Easter Island Facts: Unravel The Mysteries Of This Secluded Island

Read some Easter Island facts to know about the rongorongo scripture.

Share this article

Easter Island was discovered in 1722, by a Dutch explorer named Jacob Roggeveen.

Located in the Pacific Ocean, you can swim around this island in about 20 hours if you wish to! Although, planning a trip to the Rapa Nui National Park would be a much better option!

The island is famous for its Moai statues, which are made of volcanic ash and were carved with stone chisels. The island continues to maintain its air of mystery since the rongorongo scripture, which can reveal many facts about the island and its natives is yet to be deciphered. Keep reading for more interesting facts about Easter Island.

If you enjoyed reading this article, why not also check out Jeju Island South Korea and Wizard Island facts here at Kidadl!

Phases Of Island Culture

Easter Island is one of the most isolated places in the world. There is very little recorded history of the island, and hence, what we now know of the island are scraps of information that have been pieced together from various sources. Most of the knowledge that we have about the history and heritage of this island comes from word of mouth.

Dutch admiral Jacob Roggeveen was the first European to land on this ancient island and named it Paasch-Eyland. However, the natives of this Polynesian island were always more comfortable to be referring to this island as Rapa Nui. The natives and indigenous people identify as the Rapa Nui people as well, and hence, there can be some confusion.

The first settlers of the island are said to have been natives of the Hiva island, which we now know as the Marquesas Islands. The people of the Hiva island are estimated to have been led there by their captain, Hotu Matu'a. The natives of this mythological and ancient island are known to have inhabited the island for a long time before European explorers started making their way into the island. However, these settlers are estimated to have landed on the island around 1500 years ago, in the 1200s. The next recorded event is when Admiral Roggeveen entered the island. Jacob Roggeveen's invasion is timed to have been around 500 years later. Hence, there is a huge gap in information and there is no recorded history of whatever happened on the island during all those years.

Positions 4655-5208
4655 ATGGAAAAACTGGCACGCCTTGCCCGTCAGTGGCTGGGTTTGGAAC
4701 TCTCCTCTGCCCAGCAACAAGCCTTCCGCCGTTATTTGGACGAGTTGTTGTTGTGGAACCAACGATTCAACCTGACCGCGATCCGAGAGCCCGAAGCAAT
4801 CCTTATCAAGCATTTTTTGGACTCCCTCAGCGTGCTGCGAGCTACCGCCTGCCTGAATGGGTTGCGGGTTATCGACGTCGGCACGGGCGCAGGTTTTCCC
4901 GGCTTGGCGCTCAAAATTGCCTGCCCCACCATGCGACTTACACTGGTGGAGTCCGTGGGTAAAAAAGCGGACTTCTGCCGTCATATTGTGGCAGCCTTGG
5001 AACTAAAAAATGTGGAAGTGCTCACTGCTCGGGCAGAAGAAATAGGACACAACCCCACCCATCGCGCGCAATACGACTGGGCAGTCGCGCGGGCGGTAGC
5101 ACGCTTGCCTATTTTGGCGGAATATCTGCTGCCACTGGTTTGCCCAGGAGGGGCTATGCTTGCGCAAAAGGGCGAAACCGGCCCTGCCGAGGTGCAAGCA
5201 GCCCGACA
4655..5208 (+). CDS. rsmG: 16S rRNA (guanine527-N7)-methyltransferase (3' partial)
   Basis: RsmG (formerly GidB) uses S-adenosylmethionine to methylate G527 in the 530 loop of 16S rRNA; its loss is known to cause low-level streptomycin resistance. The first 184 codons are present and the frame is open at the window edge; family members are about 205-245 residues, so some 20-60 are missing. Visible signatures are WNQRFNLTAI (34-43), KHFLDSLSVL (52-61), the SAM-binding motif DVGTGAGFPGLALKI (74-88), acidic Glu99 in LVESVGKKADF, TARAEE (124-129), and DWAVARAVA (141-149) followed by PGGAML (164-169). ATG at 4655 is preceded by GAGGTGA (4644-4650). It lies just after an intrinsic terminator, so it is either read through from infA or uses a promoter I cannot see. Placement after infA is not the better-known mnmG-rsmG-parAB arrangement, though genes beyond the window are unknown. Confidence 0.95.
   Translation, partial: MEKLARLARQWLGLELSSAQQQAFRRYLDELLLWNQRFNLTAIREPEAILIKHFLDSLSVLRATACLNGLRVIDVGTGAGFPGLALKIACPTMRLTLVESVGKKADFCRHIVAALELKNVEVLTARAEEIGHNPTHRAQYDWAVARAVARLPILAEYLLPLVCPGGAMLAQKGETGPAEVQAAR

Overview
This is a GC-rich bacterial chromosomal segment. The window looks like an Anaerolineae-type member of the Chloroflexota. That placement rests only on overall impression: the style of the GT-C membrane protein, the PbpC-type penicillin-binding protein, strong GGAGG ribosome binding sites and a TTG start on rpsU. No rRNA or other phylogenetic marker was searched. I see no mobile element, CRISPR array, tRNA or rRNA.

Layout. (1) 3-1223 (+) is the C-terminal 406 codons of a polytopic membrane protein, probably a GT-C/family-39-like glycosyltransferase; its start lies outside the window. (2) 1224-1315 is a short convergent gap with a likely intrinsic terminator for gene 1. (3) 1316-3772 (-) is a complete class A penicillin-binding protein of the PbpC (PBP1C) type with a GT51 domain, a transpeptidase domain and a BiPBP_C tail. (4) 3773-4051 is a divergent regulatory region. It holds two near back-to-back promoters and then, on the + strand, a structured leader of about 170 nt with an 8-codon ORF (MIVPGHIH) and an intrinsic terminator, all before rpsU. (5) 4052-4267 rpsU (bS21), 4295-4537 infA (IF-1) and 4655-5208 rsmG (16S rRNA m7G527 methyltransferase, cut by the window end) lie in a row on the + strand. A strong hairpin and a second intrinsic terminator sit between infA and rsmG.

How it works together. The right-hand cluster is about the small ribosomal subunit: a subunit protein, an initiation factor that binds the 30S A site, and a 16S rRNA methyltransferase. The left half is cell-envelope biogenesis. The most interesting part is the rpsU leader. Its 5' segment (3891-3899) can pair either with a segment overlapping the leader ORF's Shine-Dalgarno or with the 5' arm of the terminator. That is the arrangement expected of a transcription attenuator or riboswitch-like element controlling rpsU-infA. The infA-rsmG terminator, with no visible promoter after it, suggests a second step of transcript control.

The population of the Easter Island, or Rapa Nui, went through serious deteriorations once the European settlers started flowing into the island due to internal feuds. Even before this, the population of Rapa Nui started decreasing by large numbers due to environmental factors, as well as some community-based civil wars that took place among the inhabitants. The situation was further aggravated by issues such as cannibalism among the inhabitants. Hence, this remote island has been through a lot and the indigenous population was even more thinned out due to European diseases and emigration. On top of this, there were many raids by slave traders of Peruvian origin. All of these factors were responsible for the rapid decline of this island's population.

Plant And Animal Life

This tiny island has many fascinating things but it lacks plants and animals. There are very few species of indigenous plants and animals on this small island. There are only a handful of native birds and rodents. There are a few carnivores and reptiles, but that pretty much sums up the expanse of the diversity in terms of animals and plants on the island.

Since the oral tradition is so strong in Rapa Nui, there was rapid deforestation on the island which also led to a decline of the human population. There are speculations that this island was initially a huge forest, but the original settlers eventually started to misuse the available forest cover. The current landscape of Rapa Nui island shows a very clear lack of trees and plants. This is a great concern for Easter Island's population since it means that there are larger chances of erosion. Since the sea level is beginning to rise all around the world due to global warming, the coastline of the island stands at a greater risk of facing rapid and irreversible erosion. Although, conservation efforts to save the hilly terrain of the Rapa Nui island are underway. Wood carving is a popular profession among the natives of the island, and the toromiro tree was the only wild tree in the Rapa Nui island by the time European settlers started to arrive. The woodcarvers of the island exploited the toromiro tree and its wood to such an extent that it is now virtually extinct. If you take a look at the coast of the island, you can notice that there is a marked lack of vegetation, the clear reason is that such levels of deforestation cannot be reversed in the matter of just a few years or even decades.